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The Cathode Follower

Author: N.H. Crowhurst

The basic common-plate (cathode follower) circuit

The third way to connect a tube makes the plate common. We do this by connecting the 20000-ohm resistor in the cathode circuit. Now the change of -5 volts to -10 volts between grid and cathode results, as before, in a change in current through the tube between plate and cathode, from 10 milliamperes to 5 milliamperes. Thus the cathode will fluctuate between 100 volts and 50 volts, respectively, due to the different currents flowing in the 20000 resistor.

Adding these voltages together, we can find what input voltages we have to use to get these output voltages. With -5 volts between grid and cathode, the voltage from cathode to ground is 100 volts, so the voltage from grid to ground must be (100-5) or 95 volts. With -10 volts from grid to cathode, the cathode to ground voltage is 50 volts, hence the grid to ground voltage must be (50-10) or 40 volts. Thus, this circuit requires an input fluctuation between 95 and 40 volts (55 volts) to get an output fluctuation of only 50 volts, between 50 and 100. How can this be amplification?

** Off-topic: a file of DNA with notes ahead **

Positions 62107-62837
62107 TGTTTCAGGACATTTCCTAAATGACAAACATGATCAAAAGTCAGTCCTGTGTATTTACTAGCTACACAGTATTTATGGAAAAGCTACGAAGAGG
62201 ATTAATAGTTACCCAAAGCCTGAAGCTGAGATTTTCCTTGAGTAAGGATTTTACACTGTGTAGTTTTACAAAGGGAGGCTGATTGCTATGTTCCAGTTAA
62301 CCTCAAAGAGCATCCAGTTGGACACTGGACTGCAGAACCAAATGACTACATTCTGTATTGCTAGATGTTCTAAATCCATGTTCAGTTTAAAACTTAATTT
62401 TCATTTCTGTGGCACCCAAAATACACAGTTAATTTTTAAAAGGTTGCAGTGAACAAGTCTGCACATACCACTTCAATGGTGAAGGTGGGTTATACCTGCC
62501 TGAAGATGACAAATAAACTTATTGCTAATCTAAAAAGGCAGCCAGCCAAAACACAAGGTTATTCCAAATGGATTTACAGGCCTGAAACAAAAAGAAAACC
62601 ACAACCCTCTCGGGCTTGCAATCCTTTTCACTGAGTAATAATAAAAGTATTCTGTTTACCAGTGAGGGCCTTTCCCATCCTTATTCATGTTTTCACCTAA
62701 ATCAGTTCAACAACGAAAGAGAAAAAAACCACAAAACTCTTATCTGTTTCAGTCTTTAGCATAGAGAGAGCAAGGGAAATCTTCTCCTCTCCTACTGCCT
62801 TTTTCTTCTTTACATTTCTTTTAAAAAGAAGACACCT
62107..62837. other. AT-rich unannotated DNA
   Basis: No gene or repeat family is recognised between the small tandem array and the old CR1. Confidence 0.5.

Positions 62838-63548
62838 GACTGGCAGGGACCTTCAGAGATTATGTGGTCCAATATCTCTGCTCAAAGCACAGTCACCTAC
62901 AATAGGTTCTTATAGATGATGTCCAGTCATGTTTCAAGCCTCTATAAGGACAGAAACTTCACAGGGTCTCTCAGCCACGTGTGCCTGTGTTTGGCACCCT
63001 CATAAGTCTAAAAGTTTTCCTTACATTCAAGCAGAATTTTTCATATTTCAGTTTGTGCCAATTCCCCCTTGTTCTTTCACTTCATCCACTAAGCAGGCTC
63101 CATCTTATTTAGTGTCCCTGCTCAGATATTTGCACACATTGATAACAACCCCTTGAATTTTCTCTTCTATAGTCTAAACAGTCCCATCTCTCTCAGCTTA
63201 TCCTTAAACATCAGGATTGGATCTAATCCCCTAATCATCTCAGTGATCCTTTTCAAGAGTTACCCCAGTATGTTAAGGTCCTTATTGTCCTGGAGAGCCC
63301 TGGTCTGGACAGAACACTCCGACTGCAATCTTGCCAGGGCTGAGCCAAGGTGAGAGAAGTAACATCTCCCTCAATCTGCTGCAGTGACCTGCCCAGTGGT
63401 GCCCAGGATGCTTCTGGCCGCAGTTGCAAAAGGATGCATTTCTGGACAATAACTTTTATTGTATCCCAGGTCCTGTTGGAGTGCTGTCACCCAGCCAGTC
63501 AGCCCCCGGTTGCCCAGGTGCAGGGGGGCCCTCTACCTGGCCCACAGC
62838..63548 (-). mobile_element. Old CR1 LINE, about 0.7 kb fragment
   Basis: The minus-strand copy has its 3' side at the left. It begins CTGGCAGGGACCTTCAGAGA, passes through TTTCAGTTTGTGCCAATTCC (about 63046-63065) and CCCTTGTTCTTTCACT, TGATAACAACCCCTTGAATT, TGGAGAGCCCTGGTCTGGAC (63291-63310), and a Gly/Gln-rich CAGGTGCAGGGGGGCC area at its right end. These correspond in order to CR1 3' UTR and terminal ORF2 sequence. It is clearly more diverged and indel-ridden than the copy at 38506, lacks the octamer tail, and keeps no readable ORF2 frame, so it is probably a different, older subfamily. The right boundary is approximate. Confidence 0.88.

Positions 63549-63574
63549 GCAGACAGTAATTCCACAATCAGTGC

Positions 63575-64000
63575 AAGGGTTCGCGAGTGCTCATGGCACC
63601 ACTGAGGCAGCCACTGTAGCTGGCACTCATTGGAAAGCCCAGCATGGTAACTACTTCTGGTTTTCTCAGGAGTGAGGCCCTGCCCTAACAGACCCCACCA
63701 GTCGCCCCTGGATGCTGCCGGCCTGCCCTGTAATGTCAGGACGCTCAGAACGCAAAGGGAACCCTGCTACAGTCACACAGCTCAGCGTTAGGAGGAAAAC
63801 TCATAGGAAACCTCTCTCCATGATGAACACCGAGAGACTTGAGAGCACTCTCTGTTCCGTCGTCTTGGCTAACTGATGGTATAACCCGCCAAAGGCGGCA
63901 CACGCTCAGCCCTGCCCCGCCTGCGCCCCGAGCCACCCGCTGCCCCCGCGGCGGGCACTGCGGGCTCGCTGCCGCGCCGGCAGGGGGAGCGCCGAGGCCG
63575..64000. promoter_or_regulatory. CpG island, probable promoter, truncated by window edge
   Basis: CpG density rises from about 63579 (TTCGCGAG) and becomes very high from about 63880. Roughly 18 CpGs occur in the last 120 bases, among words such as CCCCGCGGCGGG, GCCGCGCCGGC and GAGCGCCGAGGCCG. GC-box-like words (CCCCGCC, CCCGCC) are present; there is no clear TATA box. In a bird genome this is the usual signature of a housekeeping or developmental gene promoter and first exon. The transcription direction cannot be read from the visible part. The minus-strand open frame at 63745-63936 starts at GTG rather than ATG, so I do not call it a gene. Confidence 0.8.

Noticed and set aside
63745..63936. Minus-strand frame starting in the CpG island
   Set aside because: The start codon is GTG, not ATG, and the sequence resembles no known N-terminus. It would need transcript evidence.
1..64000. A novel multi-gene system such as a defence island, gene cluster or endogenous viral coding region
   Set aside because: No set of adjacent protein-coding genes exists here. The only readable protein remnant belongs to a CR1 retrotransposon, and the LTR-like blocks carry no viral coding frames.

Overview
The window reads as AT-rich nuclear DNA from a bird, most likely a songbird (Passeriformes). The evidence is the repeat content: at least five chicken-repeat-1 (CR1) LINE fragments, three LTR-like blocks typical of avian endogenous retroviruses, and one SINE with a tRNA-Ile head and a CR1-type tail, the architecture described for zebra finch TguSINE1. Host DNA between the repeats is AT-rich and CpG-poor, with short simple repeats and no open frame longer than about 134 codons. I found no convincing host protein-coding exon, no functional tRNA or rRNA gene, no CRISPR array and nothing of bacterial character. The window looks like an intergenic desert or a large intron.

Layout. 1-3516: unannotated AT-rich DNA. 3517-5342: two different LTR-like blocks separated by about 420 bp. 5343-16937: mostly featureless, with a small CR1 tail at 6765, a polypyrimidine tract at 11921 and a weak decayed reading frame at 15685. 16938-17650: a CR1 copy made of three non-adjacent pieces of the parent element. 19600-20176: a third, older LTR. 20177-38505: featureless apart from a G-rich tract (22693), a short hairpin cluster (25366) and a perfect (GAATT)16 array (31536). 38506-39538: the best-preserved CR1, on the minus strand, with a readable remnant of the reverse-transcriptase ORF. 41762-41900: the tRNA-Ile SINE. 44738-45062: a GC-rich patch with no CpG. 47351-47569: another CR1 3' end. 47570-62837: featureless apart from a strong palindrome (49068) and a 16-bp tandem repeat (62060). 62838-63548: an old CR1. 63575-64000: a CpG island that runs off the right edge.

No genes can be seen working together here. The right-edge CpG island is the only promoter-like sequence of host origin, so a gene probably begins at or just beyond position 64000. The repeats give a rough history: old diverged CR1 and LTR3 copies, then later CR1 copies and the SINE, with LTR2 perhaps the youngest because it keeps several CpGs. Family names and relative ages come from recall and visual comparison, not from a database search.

The answer is that the cathode follower does not give voltage amplification. Because the grid input does not require any current to cause the output circuit to give a current fluctuation of 5 milliamperes, we can see that this arrangement can be regarded as a current amplifier. Because the output voltage at the cathode is almost the same as the input voltage at the grid (although more current fluctuation is available at this voltage), this circuit is called a cathode-follower, the idea being that the cathode voltage follows the grid voltage.

Last Update: 2010-11-03